Alessandro De Salvo (Universita e INFN, Roma I (IT))
In the Atlas experiment, the calibration of the precision tracking chambers of the muon detector is very demanding, since the rate of muon tracks required to get a complete calibration in homogeneous conditions and to feed prompt reconstruction with fresh constants is very high (several hundreds Hz for 8-10 hours runs). The calculation of calibration constants is highly CPU consuming. In order to fulfill the requirement of completing the cycle and having the final constants available within 24 hours, distributed resources at Tier-2 centers have been allocated. The best place to get muon tracks suitable for detector calibration is the second level trigger, where the pre-selection of data sitting in a limited region by the first level trigger via the Region of Interest mechanism allows selecting all the hits from a single track in a limited region of the detector. Online data extraction allows calibration data collection without performing special runs. Small event pseudo-fragments (about 0.5 kB) built at the muon level-1 rate (2-3 kHz at the beginning of 2012 run, to become 10-12 kHz at maximum LHC luminosity) are then collected in parallel by a dedicated system, without affecting the main data taking, and sent to the Tier-0 computing center at CERN. The computing resources needed to calculate the calibration constants are distributed through three calibration centers (Rome, Munich, Ann Arbor) for the tracking device and one (Napoli) for the trigger chambers. From Tier-0, files are directly sent to the calibration centers through the ATLAS Data Distribution Manager. At the calibration centers, data is split per trigger tower and distributed to computing nodes for concurrent processing (~250 cores are currently used at each center). A two-stage processing is performed, the first stage reconstructing tracks and creating ntuples, the second one calculating constants. The calibration parameters are then stored in the local calibration database and replicated to the main condition database at CERN, which makes them available for data analysis within 24 hours from data extraction. The architecture and performance of this system during the 2011-2012 data taking will be presented. This system will evolve in the next future to comply with the new stringent requirements of the LHC and ATLAS upgrade. If for the WAN distribution part the availability of bandwidth is already much larger than needed for this task and the CPU power can be increased according to our need, the online part will follow the evolution of the ATLAS TDAQ architecture. In particular, the current model foresees the merging of the level-2 and event filtering processes on the same nodes, allowing the simplification of the system and a more flexible and dynamic resource distribution. Two possible architectures are possible to comply with this model; possible implementation will be discussed.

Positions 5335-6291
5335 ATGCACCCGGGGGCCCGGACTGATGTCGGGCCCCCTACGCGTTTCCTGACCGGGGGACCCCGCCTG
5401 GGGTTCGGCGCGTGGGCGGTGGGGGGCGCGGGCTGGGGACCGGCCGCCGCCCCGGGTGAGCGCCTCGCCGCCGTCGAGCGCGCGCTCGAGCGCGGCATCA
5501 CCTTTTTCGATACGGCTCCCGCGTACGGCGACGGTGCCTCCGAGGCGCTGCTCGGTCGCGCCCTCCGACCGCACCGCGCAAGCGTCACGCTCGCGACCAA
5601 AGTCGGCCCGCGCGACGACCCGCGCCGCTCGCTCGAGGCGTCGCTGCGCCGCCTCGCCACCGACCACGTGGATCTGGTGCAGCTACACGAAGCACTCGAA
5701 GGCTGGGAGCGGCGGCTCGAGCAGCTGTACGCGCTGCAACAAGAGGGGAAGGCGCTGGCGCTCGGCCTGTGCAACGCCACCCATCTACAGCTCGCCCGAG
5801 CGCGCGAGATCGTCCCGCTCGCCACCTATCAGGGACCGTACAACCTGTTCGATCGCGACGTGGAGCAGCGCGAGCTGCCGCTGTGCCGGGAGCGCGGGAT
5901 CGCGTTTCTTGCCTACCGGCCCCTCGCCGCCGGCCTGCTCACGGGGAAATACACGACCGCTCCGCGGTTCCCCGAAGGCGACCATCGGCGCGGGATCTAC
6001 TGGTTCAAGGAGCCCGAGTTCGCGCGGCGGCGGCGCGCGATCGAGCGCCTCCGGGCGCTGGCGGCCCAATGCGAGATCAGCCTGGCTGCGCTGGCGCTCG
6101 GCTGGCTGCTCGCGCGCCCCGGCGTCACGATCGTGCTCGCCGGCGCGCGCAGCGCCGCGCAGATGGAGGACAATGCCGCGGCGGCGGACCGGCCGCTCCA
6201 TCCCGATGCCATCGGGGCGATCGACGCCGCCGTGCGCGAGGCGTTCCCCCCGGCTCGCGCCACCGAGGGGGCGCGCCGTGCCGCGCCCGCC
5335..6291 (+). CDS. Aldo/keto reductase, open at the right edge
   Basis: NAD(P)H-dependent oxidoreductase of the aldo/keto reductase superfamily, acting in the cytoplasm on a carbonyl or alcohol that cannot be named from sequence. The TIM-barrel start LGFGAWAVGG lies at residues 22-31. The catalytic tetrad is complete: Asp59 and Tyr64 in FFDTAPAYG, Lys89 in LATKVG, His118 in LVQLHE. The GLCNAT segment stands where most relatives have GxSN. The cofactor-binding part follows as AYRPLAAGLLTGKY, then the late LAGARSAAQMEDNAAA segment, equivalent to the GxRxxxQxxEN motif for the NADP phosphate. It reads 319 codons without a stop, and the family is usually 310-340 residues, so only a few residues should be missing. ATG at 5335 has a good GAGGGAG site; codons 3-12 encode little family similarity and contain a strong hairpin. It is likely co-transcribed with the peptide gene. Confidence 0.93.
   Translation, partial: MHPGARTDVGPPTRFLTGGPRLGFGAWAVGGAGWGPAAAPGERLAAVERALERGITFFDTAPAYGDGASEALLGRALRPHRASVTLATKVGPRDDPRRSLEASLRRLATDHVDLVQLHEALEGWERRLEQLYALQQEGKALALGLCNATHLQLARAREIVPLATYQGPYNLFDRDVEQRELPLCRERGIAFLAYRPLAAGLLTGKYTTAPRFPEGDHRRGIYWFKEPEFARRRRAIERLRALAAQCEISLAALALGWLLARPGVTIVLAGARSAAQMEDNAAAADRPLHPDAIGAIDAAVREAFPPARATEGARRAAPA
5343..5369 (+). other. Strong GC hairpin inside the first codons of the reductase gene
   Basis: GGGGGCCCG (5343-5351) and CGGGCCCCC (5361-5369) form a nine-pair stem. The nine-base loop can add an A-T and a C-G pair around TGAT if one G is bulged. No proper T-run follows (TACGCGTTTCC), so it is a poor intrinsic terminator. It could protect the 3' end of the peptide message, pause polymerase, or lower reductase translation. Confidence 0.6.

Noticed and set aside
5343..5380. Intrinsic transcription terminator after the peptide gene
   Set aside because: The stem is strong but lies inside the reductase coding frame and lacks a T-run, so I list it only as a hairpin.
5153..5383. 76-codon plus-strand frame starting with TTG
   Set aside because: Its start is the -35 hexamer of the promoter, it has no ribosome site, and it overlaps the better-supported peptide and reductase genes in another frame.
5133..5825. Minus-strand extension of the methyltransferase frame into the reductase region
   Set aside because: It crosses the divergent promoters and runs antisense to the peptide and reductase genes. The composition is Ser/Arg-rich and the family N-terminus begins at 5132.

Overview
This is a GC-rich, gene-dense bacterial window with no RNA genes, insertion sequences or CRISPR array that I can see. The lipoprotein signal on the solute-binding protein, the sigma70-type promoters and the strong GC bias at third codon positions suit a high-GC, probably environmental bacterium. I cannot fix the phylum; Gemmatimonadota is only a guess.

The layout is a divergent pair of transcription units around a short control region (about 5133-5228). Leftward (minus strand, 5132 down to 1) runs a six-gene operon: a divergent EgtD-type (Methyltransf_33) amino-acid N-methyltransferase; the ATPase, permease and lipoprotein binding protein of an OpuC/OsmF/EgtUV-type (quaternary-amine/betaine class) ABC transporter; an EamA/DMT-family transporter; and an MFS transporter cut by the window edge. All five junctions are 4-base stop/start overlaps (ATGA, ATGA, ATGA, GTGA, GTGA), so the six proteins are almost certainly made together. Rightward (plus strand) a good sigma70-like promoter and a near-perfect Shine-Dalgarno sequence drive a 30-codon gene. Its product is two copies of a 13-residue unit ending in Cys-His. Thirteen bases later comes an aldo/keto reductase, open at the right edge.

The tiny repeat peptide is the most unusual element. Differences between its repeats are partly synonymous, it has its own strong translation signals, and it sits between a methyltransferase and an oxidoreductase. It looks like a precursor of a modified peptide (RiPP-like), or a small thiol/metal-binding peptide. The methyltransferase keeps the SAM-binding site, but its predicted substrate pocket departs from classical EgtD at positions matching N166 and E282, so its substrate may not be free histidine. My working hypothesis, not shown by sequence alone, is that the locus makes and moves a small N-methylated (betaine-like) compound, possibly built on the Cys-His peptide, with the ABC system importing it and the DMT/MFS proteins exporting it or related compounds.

Dr Enrico Pasqualucci (INFN Roma)